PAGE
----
(14). In Union of India Vs. Bihari Lal Sidhana, AIR 1997 SC 3659, the termination of the services of the temporary employee as provided under the Rules was upheld by Supreme Court in spite of the fact that he had been put under suspension for a mis-conduct and this factum had also been mentioned in termination order.
(15). In Chandradeo Gautam Vs. State of U.P. & ors., JT 2000 (10) SC 199, the Supreme Court has held that the termination of service of temporary employee does not require interference on being removed on any ground as it does not cast any stigma or aspersion on him. In Nazira Begum Laskar & ors. Vs. State of Assam, AIR 2001 SC 102, the Supreme Court held that where appointment neither confers any right nor any equity in favour of the employee, as the appointment was purely temporary and could be terminated without notice, no grievance can be entertained by such employee. More so, cannot claim any equitable relief from any Court.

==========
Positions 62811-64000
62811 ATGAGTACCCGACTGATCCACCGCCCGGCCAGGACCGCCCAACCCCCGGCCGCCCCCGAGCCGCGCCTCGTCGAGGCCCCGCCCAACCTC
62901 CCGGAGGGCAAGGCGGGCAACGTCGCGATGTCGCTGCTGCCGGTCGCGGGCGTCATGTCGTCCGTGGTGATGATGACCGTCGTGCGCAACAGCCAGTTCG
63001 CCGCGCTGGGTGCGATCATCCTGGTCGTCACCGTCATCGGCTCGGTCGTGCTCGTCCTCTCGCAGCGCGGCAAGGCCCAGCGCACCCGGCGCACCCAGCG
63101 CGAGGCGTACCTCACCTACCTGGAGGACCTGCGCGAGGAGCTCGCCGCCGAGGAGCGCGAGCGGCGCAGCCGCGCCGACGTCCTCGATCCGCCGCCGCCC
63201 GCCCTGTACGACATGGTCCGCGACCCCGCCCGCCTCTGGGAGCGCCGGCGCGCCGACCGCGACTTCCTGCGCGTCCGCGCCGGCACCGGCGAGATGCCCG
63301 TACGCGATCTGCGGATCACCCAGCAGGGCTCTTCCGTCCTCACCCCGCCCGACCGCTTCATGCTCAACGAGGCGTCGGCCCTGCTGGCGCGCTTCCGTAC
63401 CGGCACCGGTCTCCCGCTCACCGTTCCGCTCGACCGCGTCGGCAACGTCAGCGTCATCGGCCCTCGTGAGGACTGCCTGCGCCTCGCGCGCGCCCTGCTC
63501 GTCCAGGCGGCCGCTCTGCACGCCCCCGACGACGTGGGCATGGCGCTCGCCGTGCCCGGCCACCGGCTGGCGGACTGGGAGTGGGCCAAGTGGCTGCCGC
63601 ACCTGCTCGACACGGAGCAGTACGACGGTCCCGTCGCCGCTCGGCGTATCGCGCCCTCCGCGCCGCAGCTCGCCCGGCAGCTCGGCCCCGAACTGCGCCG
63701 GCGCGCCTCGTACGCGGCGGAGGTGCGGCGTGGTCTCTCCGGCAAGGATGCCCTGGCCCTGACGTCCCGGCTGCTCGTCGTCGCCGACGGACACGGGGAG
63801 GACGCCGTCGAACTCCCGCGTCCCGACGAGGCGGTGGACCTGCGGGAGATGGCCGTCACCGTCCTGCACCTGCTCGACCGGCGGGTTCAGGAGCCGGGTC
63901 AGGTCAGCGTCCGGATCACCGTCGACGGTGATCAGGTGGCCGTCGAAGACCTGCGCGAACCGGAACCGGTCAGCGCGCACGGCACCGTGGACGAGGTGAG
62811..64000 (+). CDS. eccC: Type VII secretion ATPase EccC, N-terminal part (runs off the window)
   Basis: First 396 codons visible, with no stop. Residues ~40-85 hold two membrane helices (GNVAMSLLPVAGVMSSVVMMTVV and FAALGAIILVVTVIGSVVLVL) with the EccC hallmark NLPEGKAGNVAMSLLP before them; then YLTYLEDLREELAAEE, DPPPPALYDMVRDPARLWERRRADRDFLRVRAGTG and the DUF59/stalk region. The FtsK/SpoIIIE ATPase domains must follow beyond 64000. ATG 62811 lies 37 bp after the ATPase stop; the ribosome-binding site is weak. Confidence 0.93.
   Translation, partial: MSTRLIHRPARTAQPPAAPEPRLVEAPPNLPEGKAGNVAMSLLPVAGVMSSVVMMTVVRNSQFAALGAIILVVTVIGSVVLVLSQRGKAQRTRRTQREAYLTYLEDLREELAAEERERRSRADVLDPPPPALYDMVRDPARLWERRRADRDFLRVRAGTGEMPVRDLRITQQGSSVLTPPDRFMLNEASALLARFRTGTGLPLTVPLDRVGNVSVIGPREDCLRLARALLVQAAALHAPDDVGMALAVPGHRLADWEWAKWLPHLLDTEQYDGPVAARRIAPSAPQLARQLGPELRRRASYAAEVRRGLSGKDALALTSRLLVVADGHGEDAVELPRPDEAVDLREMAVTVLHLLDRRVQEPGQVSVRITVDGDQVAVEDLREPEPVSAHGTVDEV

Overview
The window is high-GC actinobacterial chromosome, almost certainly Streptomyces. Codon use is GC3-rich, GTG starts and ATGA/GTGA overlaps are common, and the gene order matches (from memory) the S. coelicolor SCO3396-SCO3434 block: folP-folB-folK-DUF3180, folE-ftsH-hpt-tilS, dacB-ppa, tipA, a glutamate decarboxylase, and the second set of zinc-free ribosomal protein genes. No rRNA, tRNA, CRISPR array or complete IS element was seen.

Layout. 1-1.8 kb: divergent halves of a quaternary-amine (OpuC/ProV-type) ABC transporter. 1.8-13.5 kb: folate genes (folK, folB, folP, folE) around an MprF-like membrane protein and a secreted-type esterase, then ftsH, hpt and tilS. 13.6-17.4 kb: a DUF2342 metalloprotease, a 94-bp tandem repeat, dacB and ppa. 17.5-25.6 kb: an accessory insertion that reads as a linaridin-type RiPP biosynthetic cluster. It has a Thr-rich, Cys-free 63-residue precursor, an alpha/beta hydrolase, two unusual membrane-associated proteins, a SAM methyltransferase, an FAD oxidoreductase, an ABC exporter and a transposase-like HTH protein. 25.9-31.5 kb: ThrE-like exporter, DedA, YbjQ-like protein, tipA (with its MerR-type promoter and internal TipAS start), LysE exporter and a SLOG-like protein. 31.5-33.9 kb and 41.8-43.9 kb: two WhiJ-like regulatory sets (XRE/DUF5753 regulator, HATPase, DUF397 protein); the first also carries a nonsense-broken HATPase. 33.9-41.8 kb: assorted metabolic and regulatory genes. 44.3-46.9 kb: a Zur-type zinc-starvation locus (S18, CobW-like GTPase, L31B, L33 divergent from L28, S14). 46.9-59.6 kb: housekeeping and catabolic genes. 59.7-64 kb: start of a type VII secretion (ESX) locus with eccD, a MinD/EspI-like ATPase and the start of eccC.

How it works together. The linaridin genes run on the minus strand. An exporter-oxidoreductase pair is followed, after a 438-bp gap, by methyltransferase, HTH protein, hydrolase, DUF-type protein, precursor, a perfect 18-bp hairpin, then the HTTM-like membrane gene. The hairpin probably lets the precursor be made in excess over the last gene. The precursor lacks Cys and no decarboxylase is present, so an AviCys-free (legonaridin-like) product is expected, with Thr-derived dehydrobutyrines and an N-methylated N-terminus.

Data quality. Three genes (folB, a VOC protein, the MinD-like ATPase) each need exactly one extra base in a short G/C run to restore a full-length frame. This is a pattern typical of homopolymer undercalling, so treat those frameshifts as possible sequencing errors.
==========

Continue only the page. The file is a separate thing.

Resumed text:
(16). In Dhananjay Vs. Chief Executive Officer, Zila Parishad, Jalana, 2003 AIR SCW 739, the Supreme Court upheld the termination order passed under Central Civil Service (Temporary Service) Rules, 1965 in spite of the fact that the employee had been prosecuted in the criminal case and acquitted however the inquiry into the allegations was also directed but not held observing that order was not stigmatic and termination was within the ambit of the statutory rule.
(17). I have heard learned counsel for the parties, I find that the petitioner being a temporary government employee could be terminated in view of the above '' Rules 75 ' by order simplicitor and the contentions of the respondent have force that the temporary employee while being terminated by order simplicitor is not required to be given any notice or opportunity of hearing.
In view of the above observation, the writ petition is dismissed.